Monday, January 25, 2016

MMGM- Sit, Stay, Love

My friends on the east coast were swamped with snow, and while I am very glad I don't have to fight snow drifts on my way to work for the next month, part of me wishes we had gotten epic precipitation that gave us a day off. That's winter for you. It makes me obsess about things like the fact that I am losing rather than gaining followers!

The gray skies get to us, the relentless cold makes it hard to get out of bed, and realizing that I will spend the next month planning my lesson for my next evaluation even though I could tell students how to find resources on culture in the 1960s in my sleep makes me want to hop on a plane to somewhere warm and tropical. Instead, I keep putting on a different wool skirt and jacket every day, biking in wearing 18 layers of outerwear, and trying to encourage children who would rather play Angry Birds on their phone than read that there are good books in the library. 

So! It's a good time for an evil plan, right?


It's the SEVENTH ANNUAL GUYS READ PINK MONTH! Hard to believe, but it's been that long. I've started to encourage boys already to pick up books with girls on the cover. My 6th graders were involved in my Shannon Hale project, so they are very egalitarian in their reading choices. Considering that this is STILL an issue, (Read Tamsyn Murray's account, Unsuitable for Boys, which shows that the same nonsense goes on in the UK). More information next week, and possibly a celebrity spokesperson, so stay tuned. 

Hang in there. Next week is Groundhog's Day. Maybe Punxsutawney Pete  Phil can be bought. (And it used to be Pete. I thought I was hallucinating. There was also Morton the Mighty Marmot of Mill Creek Park. Very scant evidence of either, except for this 1981 article from the Toledo Blade. )



It's Marvelous Middle Grade Monday at Ramblings of a Wannabe Scribe and What Are You Reading? day at Teach Mentor Texts and Unleashing Readers. It's also Nonfiction Monday.




25786942Howard, J.J. Sit, Stay, Love
January 26th 2016 by Scholastic Paperbacks
Copy provided by Young Adult Books Central and reviewed there.

Cecelia is having a hard time-- her mother has left her and her father, and her father is struggling with a career change. He was a P.E. teacher, but after years in school has become a lawyer... but he takes cases that aren't terribly remunerative. When a fire damages the family home, Cecelia and her father has to move in with an aunt who does not care for pets. Cecelia spends a lot of time at the local animal shelter, helping out, and has recently found a pug with whom she has an instant connection. She knows she won't be able to adopt Potato herself, but she's not happy when the wealthy jock Eric Chung and his family do. Eric wants to prove to his very driven parents that a rescue dog can do well in a dog show, but Potato has bonded so closely with Cecelia that Eric has to ask for her help. Eric's sister becomes good friends with Cecelia, which helps both of their social lives, and Cecelia starts to realize that she really enjoys hanging out with Eric, even when they don't need to train Potato.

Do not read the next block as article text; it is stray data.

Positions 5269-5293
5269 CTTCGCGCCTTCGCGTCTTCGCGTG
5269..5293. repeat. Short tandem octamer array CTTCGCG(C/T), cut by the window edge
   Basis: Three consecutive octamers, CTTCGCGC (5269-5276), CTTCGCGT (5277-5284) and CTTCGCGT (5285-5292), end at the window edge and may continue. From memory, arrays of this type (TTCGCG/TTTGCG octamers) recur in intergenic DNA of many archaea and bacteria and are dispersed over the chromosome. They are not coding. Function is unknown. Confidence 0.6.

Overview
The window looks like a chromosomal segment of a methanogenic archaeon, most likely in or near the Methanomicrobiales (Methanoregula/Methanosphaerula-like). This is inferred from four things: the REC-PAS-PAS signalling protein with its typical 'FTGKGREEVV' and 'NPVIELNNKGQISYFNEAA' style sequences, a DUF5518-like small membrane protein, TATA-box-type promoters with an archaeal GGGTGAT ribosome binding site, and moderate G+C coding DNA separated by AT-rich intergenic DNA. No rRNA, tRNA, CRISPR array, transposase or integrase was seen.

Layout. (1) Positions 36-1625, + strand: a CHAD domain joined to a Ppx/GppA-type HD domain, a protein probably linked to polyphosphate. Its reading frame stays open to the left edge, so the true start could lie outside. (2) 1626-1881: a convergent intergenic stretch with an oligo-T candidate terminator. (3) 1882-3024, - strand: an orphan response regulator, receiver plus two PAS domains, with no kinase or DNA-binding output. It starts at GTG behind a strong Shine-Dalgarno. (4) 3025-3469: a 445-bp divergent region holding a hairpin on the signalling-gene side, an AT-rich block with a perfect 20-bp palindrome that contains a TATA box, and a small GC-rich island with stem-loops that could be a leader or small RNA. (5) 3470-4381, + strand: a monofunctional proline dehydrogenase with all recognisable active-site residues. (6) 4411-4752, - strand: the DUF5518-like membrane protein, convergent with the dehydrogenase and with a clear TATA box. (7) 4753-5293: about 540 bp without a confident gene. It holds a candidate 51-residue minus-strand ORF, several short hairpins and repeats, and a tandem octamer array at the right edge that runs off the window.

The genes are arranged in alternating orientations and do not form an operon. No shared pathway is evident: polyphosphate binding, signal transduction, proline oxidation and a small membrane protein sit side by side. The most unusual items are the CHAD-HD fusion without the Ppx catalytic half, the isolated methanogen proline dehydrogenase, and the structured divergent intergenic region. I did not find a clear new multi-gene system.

Strengths: This had so many good qualities! It showed a girl with realistic problems (housing insecure, struggling father) who is still trying to do good things in her community. It has a multicultural element as well. There is some friend drama, and most importantly, there is a light romance between characters who have shared interests and a mutual respect and friendship. Plus the cover is adorable. Love, love. love this!

Weaknesses: Boo, Scholastic! Paperback only! Plus, I would have liked this more if the mother hadn't run off. It would have made it more realistic, I think. 

What I really think: This needs to be in hardback, and I need a LOT more books like this!


Ashman, Linda. Henry Wants More
Illustrated by Brooke Boynton Hughes 
January 26th 2016 by Random House Books for Young Readers Copy provided by the publisher

Henry is a high energy toddler who wants to participate in all manner of activities with his family. By the end of the day, everyone is tired and glad when Henry falls asleep. 

This is definitely a picture book for younger children, but I mention it here because it is one of the few instances I've seen (and admittedly, I don't read a ton of picture books) where the family includes an African-American mother, a fair-skinned, red-headed father, three children with complexions slightly lighter than the mother's, and no mention about race at all in the text. This is exactly what the We Need Diverse Books movement has been waiting for-- books about diverse characters that are not about diversity.